Calling Doc May Delay Stroke Treatment
Studies Point to Need to Call 911 at First Sign of Stroke
Feb. 20, 2008 (New Orleans) -- Dial 911 -- not your doctor -- at the first sign of a stroke.
That's the advice of two teams of researchers who found that calling your physician can unnecessarily delay a trip to the emergency room.
In one study, stroke victims who immediately called emergency services arrived at the hospital hours sooner than those who contacted their family doctor first.
A second study suggests that receptionists who answer the phone at your doctor's office may not recognize stroke signs, impeding a speedy trip to the hospital.
Getting to the hospital as soon as possible can mean the difference between life and death, says Ralph Sacco, MD, an American Stroke Association (ASA) spokesman and head of neurology at the University of Miami. He was not involved with the research.
A speedy trip to the hospital is vital because the only approved drug for ischemic stroke -- tissue plasminogen activator or tPA -- has to be administered in the first three hours after symptoms arise.
The most common type of stroke, an ischemic stroke occurs when blood flow to an area of the brain is compromised by a blood clot. This leads to the death of brain cells and brain damage. TPA breaks up the clot, restoring blood flow to the brain. While not a cure-all, it helps about one in three patients with ischemic stroke.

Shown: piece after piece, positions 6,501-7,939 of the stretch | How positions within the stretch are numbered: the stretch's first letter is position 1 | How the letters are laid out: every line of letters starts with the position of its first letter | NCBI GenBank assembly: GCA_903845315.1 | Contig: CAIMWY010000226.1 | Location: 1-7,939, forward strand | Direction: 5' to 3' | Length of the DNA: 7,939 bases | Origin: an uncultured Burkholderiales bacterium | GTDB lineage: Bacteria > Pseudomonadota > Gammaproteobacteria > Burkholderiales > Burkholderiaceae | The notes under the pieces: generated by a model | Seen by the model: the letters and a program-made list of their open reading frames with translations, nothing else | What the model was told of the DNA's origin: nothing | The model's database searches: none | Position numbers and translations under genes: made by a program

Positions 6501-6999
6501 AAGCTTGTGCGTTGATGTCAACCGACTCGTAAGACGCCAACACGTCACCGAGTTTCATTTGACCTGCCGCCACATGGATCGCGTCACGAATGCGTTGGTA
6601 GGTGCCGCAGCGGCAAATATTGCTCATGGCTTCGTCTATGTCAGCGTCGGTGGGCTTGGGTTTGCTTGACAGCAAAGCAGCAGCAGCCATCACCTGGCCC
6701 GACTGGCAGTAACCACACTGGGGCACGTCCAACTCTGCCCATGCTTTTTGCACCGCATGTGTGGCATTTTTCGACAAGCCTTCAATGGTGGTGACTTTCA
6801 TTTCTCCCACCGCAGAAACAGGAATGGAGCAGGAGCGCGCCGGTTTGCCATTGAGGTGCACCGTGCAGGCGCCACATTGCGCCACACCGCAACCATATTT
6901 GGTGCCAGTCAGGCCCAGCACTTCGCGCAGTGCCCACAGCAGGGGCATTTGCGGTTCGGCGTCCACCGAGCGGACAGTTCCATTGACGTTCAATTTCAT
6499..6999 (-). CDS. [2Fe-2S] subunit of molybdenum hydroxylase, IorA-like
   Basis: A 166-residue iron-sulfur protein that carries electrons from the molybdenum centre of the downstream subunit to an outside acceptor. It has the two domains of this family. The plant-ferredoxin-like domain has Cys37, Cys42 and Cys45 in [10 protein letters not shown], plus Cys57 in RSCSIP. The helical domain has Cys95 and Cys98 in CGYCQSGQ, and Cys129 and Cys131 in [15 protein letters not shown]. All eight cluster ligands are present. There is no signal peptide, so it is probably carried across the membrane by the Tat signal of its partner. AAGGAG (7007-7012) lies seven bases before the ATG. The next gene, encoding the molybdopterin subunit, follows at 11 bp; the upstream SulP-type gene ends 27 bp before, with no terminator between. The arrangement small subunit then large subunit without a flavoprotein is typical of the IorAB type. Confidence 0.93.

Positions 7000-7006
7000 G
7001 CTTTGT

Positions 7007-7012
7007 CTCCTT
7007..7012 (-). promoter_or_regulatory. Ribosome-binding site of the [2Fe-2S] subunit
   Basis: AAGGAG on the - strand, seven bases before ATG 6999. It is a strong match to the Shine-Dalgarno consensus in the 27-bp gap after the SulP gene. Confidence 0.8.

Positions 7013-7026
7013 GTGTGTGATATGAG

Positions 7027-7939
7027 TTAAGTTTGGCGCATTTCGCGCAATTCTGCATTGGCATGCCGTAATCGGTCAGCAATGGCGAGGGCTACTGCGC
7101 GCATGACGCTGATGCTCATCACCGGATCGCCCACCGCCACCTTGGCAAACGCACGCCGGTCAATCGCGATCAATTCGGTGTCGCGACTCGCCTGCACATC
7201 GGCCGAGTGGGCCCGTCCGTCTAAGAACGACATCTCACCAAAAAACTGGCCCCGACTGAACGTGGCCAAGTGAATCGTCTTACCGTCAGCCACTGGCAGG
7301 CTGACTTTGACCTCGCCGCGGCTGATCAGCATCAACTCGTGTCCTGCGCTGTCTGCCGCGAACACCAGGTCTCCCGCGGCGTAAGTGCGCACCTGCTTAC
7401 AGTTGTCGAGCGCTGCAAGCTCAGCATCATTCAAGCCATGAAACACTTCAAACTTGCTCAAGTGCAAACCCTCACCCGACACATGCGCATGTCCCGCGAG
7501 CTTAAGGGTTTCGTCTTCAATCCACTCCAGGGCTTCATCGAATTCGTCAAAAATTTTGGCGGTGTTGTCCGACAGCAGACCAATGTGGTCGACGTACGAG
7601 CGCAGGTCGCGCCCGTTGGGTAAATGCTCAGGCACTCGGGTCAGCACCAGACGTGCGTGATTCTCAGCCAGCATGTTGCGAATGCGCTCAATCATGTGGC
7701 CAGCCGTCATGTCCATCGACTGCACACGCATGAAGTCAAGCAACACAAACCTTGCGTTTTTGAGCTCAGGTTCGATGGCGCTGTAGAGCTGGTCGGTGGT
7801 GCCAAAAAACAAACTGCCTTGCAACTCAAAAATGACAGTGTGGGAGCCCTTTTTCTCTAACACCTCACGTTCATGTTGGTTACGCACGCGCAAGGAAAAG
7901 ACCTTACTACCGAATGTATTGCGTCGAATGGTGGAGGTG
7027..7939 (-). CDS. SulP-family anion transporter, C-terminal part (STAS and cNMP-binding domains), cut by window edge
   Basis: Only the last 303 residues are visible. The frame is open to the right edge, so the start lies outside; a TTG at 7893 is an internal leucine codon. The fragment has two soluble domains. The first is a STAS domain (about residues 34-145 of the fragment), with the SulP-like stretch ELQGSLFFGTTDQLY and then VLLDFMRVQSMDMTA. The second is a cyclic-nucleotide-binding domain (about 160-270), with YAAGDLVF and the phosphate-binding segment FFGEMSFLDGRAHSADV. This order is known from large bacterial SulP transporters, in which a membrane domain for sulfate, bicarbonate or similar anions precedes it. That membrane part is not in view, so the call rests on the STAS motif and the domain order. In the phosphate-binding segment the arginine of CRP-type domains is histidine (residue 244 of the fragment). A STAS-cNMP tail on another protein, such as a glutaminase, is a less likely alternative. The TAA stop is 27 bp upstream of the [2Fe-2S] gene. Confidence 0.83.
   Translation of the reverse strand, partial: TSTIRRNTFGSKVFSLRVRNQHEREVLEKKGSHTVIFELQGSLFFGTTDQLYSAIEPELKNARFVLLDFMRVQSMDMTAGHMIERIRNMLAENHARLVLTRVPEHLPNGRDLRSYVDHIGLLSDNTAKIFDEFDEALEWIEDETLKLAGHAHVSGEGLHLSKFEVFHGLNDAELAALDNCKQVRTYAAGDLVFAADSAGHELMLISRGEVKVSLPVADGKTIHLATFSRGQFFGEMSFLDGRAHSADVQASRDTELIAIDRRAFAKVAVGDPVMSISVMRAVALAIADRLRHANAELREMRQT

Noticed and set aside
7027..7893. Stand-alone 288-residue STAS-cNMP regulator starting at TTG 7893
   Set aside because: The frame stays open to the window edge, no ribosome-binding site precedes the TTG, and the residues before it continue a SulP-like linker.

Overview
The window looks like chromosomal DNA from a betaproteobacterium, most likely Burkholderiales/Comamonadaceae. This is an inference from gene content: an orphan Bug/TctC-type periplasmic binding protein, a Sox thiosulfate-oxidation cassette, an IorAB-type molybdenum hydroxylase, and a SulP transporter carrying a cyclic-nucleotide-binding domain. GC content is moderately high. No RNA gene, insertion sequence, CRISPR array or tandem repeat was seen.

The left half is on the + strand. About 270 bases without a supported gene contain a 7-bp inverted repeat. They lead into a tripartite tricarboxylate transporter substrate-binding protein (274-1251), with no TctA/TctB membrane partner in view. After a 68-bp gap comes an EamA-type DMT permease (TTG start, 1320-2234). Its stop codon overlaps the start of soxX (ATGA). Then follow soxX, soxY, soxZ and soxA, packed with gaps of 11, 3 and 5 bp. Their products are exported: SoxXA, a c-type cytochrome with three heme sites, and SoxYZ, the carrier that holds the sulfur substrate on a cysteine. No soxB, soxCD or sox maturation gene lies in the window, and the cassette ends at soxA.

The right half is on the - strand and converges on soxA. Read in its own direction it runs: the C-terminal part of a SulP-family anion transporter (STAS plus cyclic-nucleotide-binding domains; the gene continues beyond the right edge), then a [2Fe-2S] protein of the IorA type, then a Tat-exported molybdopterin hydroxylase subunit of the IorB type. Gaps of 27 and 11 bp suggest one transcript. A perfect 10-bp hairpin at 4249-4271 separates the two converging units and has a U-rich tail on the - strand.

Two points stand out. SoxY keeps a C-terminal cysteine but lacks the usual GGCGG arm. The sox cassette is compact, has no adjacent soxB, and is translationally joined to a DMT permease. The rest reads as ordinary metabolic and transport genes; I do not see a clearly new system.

The research was presented at the ASA's International Stroke Conference 2008.
Calling Doctor Delays Hospital Arrival
In the first study, Australian researchers interviewed 198 stroke victims who were brought to the emergency department by ambulance.
Only 32% called the ambulance immediately. About 22% called their family doctor. The rest generally waited to see if their symptoms got worse or called a family member or friend.
Among those who called their family doctor, 45% were screened over the phone and advised to call an ambulance. In 36% of cases, the doctor told the patient to come in for an exam and then called emergency services.
Once someone called for an ambulance, it took about 45 minutes to get to the hospital, says Helen M. Dewey, MD, PhD, of the National Stroke Research Institute and University of Melbourne.
But waiting to be seen by the doctor first delayed that call by a median of nearly seven hours. Even if the doctor advised an ambulance be called, there was a 1 1/2 hour delay, she tells WebMD.